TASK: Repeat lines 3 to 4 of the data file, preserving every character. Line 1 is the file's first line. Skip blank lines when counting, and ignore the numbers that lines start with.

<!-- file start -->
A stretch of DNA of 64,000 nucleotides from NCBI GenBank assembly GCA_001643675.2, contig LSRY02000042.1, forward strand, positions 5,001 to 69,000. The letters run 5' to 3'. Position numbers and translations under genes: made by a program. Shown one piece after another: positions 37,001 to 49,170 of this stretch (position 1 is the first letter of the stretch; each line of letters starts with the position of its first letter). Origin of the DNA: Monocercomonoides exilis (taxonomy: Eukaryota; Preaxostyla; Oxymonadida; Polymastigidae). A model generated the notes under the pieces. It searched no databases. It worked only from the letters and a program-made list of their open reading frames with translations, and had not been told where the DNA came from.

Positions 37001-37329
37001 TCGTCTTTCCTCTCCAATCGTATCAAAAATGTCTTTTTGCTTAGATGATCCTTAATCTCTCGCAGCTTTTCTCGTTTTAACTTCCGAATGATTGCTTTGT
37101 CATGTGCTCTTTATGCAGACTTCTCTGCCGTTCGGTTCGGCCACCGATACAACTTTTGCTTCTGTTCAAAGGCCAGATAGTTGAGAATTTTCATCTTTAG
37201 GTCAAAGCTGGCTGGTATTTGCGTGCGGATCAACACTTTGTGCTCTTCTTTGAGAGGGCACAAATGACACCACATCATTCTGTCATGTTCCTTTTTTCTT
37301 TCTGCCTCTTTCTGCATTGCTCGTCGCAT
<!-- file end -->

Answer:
37001 TCGTCTTTCCTCTCCAATCGTATCAAAAATGTCTTTTTGCTTAGATGATCCTTAATCTCTCGCAGCTTTTCTCGTTTTAACTTCCGAATGATTGCTTTGT
37101 CATGTGCTCTTTATGCAGACTTCTCTGCCGTTCGGTTCGGCCACCGATACAACTTTTGCTTCTGTTCAAAGGCCAGATAGTTGAGAATTTTCATCTTTAG